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As Vincentians, we continually seek to grow in holiness and we know that the Church points to the Holy Family as an example for our lives. However, the mere thought of matching the family of Mary, Joseph and Jesus in holiness seems not only unattainable, but upon examination of our own families, even foolish. Most of our families more closely resemble the Griswalds or the Bundys or the Taylors from Friday Night Lights than we do idyllic families like the Brady Bunch or the Cleavers of Leave it to Beaver fame. By the way, have you ever noticed that most of our modern-day TV families are to varying degrees dysfunctional? I suspect that TV mirrors the reality that all of our families struggle with. Many of our families are dealing with economic hardship, splintered relationships, serious illnesses or even multiple forms of abuse and emotional neglect—none of which leaves us thinking of ourselves as particularly blessed or holy.

The reality is, hardship, or the lack thereof, is not what constitutes holiness. For that matter, Mary and Joseph were in no way sheltered from adversity. I’m sure that Joseph’s contemplation of divorce had lasting emotional consequences on the couple. I imagine that the meager circumstances of Jesus’ birth were at least unsettling. No parent would choose a manger—a food trough—for their child’s first bed. Perhaps the lowly offering of pigeons for sacrifice at the temple was embarrassing for Mary and Joseph. All of this before they are forced into exile in Egypt, wondering, no doubt, if or when it would be safe for them to return home. The Holy Family was not immune to problems or heartache, but they were able to  remain faithful to God and to each other.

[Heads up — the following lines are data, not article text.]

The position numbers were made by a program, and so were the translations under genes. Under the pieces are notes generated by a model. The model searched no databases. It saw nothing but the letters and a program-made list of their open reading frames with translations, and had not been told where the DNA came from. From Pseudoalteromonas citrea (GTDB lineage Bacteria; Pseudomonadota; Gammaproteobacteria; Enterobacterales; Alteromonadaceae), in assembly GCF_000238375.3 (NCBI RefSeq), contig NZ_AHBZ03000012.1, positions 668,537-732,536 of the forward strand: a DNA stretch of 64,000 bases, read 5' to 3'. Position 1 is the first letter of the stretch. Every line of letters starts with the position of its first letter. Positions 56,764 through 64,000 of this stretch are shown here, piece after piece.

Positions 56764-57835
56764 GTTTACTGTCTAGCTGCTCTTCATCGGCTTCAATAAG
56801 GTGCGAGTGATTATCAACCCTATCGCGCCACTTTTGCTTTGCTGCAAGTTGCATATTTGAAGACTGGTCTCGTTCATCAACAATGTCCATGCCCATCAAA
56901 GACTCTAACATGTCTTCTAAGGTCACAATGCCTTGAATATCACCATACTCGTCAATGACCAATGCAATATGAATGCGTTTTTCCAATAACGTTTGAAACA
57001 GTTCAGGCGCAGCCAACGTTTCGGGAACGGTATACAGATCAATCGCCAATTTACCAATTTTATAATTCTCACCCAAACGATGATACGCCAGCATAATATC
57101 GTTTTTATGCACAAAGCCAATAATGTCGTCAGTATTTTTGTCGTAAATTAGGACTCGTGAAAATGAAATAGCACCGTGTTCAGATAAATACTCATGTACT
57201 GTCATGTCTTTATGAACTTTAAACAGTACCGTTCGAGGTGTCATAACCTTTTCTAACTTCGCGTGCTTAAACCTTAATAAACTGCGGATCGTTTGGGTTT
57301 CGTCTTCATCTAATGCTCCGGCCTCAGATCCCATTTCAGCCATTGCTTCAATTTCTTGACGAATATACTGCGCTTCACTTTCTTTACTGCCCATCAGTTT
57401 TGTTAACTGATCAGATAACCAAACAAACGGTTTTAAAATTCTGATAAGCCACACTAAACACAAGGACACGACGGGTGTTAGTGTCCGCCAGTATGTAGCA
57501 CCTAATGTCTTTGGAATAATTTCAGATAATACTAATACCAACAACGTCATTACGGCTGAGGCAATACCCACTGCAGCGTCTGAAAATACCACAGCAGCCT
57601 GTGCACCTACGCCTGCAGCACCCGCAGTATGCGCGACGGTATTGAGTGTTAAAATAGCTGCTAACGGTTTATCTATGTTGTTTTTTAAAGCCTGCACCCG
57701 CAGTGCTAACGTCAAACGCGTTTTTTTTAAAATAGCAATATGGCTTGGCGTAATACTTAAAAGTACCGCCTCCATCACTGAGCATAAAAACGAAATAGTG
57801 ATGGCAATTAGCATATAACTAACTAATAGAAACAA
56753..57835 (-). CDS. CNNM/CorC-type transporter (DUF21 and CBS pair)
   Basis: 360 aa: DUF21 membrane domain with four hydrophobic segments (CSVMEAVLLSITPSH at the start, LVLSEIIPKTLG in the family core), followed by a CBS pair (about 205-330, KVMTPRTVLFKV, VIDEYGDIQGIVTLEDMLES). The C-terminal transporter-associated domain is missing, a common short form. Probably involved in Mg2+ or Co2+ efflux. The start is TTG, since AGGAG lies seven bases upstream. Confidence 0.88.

The Holy Family is not holy by virtue of some uniquely special blessing. Sure, Mary and Joseph were visited by angels, but they also possessed free will and had to choose to be in relationship with God. I really don’t believe that they were inherently more capable of being faithful and hopeful than we are. In fact, we have the additional benefit of the graces received from our participation in the sacraments. Mary, Joseph and Jesus became a holy family because they sought to constantly grow closer to God through obedience to his mandates and through the way they prayed. They prayed with faith, trusting that their prayers would be answered. And they prayed with hope, with a desire for the Lord’s answer—whatever that answer might be. In looking at the Holy Family, we see a prayerful family who overcame obstacles through a shared a dedication to and trust in God. Values that we can emulate. Values that will bring us closer to God. Values that will help us grow in holiness.